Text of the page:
As the UN turns 75, we show the four African women leaders to address the meeting.
Although most African countries joined the UN in the 1960s shortly after gaining independence, with some joining sooner or later, the first African female head of state, Ellen Johnson Sirleaf of Liberia, only addressed the UN in 2006. . General Assembly.
Currently, the 54 African member states of the UN make up 28% of its total membership. Prior to 2006, only male heads of state and government addressed the General Assembly.
Other female heads of state in Africa who followed were Joyce Hilda Banda of Malawi in 2012, Catherine Samba-Panza of the Central African Republic in 2014, and most recently Sahle-Work Seventh of Ethiopia in 2019.
Below are the profiles of these inspiring women and photos of their moving speeches from various Sessions of the UN General Assembly:
Ellen Johnson Sirleaf (Liberia)
Ellen Johnson Sirleaf, known as the ‘Iron Lady’, was President of Liberia from 2006 – 2018. Before she took over the presidency and claimed the title of the first female head of state of the African continent, Mrs. Sirleaf served as finance minister during Samuel K. Then they rule. During this time she was sentenced to ten years in prison for her outspoken criticism of his rule.
She avoided execution and escaped to the US and Kenya, advancing her career as an economist, after which she chose her second presidential bid, after losing her first bid to Charles Taylor, who was later sent into exile. She made history as the first democratically elected female president of the African continent.
Me. Sirleaf inherited an economy devastated by the aftermath of the Civil War. The unemployment rate was high and the country experienced a severe debt crisis. However, her request for debt relief helped remove Liberia’s debt in just five years. Foreign investment and international support increased during her tenure, and she was a leading voice for anti-corruption, establishing Liberia’s Anti-Corruption Commission.
In 2007, Ms. Sirleaf awarded the US Presidential Medal of Freedom, America’s highest civilian award. This was followed by her reception of the Nobel Peace Prize in 2011, jointly awarded to fellow Liberian Leymah Gbowee and Yemen’s Tawakkol Karman “for their non-violent struggle for women’s security and for women’s rights to full participation in peacebuilding”. , the quote said.
The Liberian economy flourished under Ms Sirleaf, until 2014 when the Ebola epidemic plagued Liberia and its neighbors.
In 2018, with me. Sirleaf, she was able to transfer power to her George Weah peacefully – this has not happened between political opponents in the country since 1944.
In her last speech at the UN General Assembly in 2013, Ms. Sirleaf said she had been asked 11 years earlier to speak as the first woman democratically elected head of state in Africa, and called for this trend to continue, saying: “the next generation should belong to women.”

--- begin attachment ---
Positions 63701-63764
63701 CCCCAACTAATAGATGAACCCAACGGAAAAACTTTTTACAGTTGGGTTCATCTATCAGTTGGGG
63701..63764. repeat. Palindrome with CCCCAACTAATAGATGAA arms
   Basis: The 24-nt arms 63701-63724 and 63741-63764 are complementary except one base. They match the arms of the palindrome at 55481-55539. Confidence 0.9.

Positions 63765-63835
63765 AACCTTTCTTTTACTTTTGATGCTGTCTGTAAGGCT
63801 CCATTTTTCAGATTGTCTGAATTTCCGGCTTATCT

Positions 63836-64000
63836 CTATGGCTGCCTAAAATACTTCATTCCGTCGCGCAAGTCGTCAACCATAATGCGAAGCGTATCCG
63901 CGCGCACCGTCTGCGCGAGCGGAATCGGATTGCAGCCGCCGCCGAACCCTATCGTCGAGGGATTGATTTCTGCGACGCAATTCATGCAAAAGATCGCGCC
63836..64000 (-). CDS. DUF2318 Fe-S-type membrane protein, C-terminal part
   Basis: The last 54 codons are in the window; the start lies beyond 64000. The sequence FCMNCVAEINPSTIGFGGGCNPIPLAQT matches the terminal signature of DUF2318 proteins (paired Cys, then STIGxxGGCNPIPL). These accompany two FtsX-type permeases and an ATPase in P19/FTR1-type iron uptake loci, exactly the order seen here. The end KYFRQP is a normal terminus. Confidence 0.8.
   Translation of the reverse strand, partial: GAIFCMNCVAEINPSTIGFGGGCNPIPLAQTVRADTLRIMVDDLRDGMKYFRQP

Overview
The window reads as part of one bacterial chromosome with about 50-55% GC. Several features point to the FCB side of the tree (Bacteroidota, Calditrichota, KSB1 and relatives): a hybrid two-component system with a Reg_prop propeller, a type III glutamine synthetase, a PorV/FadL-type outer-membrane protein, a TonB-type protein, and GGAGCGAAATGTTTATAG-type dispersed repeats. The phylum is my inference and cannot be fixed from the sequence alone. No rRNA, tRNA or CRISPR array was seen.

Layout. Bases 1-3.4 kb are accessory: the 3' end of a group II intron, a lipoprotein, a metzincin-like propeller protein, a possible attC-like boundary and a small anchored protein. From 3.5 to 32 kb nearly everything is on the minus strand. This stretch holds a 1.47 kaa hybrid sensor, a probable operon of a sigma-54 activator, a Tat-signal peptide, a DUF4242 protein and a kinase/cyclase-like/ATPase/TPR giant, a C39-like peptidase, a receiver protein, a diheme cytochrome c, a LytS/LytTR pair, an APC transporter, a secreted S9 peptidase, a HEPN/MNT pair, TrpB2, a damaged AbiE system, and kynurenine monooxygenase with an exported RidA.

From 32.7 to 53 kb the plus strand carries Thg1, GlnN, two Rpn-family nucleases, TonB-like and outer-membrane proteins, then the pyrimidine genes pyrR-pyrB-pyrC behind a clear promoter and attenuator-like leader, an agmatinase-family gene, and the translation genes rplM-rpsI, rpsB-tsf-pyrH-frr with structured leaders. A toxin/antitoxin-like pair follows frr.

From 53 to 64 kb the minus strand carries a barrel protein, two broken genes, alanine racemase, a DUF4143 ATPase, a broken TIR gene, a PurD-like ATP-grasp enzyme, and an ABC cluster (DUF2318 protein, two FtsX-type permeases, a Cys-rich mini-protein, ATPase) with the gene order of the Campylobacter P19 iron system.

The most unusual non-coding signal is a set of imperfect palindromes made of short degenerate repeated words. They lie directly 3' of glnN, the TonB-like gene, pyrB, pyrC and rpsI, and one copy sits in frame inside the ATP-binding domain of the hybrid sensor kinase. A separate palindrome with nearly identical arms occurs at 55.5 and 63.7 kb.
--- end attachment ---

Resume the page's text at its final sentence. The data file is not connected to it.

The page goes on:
She noted that a peaceful transfer of power was expected in the then presidential election in Liberia, and explained that democracy was the way forward in Liberia as well as the entire African continent.
She elaborated on the tremendous progress made after the devastating civil war, noting that Liberia remained peaceful and stable, and spoke on progress in rehabilitating the country’s infrastructure and providing electricity, water and technology.
She said the transformation of Liberia had empowered citizens, especially women, to “give women, including women in the market and rural areas, a voice and the right to be heard.” In addition, international trade, as well as the improvement of the health care system and the encouragement of youth enterprise, were prioritized.
“We could not have achieved it all without the UN – its political leadership, the generosity of its support for economic development, humanitarian contributions and, most importantly, the stabilization and security offered to our country by the United Nations Mission. in Liberia, “she concluded.
‘I applaud you, Mr President (of the UN General Assembly), and your predecessors, member states and United Nations civil servants around the world who sacrificed to see the first generation of school-age children grow up. in an environment of peace, free from the violence of civil conflict. ‘
Joyce Banda (Malawi)
Joyce Hilda Banda served as President of Malawi during 2012 – 2014, after serving as Vice President of President Bingu wa Mutharika from 2009 – 2012. She was the first female head of state in South Africa.
Me. Banda is known for her commitment to women’s rights, including maternal health and reproductive rights. She also focused on eradicating corruption as well as fighting for rights for all.
When she took office, she tried to restore diplomatic relations and revive the economy.
In 2011, Mrs Banda was named the third most powerful woman in Africa by the American publication Forbes magazine and ranked among the BBC’s 100 Women series.
In her last speech to the UN General Assembly, Ms Banda spoke about the reforms she has introduced in her country and how they have contributed to increased economic stability; a growth of 1.8% for the 2013 year.
In addition, she spoke about the progress made towards the then Millennium Development Goals, in particular those focusing on reducing child mortality, reducing HIV / AIDS and malaria cases, and achieving environmental sustainability, as well as developing global partnerships. . To achieve these goals, she sought to identify bottlenecks and remove – in this case – gender inequality and lack of empowerment initiatives for women. She advocated for girls’ education, poverty eradication, maternal health and nutrition.